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Islamic art exhibition honours heritage and culture

Work by Islamic artist, Shaheen Soni.

Work by Islamic artist, Shaheen Soni.

Published Sep 6, 2023


Cape Town - Our Cape Town Heritage will present its second exhibition for the year, coinciding with National Heritage Month.

The “Tulis” Islamic art exhibition can be viewed on First Thursday, and showcases work by local artists Shafeeqa Effendi and Shaheen Soni.

The exhibition will be open to the public on Thursday from 6.30pm until 10pm, on Friday and Saturday from 10am to 6pm, at Teddy’s Room, 7 Milner Road, Woodstock.

With the word summoning immediate nostalgia of long past years, toelies or tulis, loosely translates to “to write” in the Malay language. For the Cape Malay community, the word has adapted to mean to write in the Arabic language.

Trained local Islamic calligrapher Faheem Rhoda Jackson will exhibit his work and expound on his knowledge pertaining to the Janubi script (Khatt-al-Janubi) or Southern script, on Sunday from 10am to 1pm, at the same venue.

Jackson’s work draws on writings of the early Cape Malay Muslims.

Sunday’s exhibition forms part of Our Cape Town Heritage fund-raising efforts. Tickets are R150 through Quicket. Ticket holders will be placed into a draw to win prizes.

Our Cape Town Heritage founder and executive director Tashneem Abrahams said: “The Tulis exhibition is a celebration and a way to honour our heritage and culture in Cape Town, specifically the Cape Malay culture. We cannot look at the importance of preserving our heritage without considering that our cultural heritage is part of our identity.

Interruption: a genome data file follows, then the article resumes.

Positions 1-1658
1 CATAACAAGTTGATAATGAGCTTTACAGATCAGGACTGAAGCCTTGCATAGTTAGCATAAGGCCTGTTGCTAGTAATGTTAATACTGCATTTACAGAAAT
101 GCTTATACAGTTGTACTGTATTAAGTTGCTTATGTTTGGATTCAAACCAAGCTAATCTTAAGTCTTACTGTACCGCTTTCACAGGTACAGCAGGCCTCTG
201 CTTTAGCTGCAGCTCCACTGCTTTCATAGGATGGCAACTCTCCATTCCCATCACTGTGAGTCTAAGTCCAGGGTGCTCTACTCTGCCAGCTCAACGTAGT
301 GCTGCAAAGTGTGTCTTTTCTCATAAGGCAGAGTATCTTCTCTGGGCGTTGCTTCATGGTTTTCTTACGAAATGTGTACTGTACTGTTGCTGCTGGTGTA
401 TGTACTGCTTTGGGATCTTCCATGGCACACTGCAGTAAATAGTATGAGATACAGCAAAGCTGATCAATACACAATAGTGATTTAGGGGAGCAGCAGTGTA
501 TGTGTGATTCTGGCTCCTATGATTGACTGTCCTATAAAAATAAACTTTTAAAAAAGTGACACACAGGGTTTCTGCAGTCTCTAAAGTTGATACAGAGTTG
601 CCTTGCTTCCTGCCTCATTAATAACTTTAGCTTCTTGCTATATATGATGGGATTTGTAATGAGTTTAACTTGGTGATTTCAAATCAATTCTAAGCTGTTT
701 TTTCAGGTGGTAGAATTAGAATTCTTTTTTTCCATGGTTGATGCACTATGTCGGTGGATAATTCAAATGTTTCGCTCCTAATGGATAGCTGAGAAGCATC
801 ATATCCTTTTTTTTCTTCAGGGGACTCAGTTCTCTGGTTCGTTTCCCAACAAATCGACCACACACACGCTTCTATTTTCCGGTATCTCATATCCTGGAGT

“It represents our values, belongings, our strength, continuity and our pride. It is a connection between the past and the future, a way for us here, in the present, to be a part of history, as seen with the heart-warming Islamic art by Shaheen Soni and Shafeeqa Effendi, and traditional calligraphy art by Faheem Rhoda Jackson.”

Work by trained calligrapher Faheem Rhoda Jackson.

The non-profit organisation was established last year, as a means to provide a platform for artists to showcase their cultural works.

One of the core mandates of the organisation is to amplify the voices of marginalised artists in art spaces in Cape Town, known for its exclusivity, and to facilitate an inclusive and welcoming learning space for all communities.

Our Cape Town Heritage curator Aaliyah Ahmed said: “These artworks effortlessly reflect a story of hope, tranquillity, connection, faith, beauty and submission.

“We are honouring the faith and efforts of our forefathers who, with all their efforts, preserved the culture. Islamic Art is doing what Tulis did in the past – to preserve and to remind.”

Tickets are R150 through Quicket:

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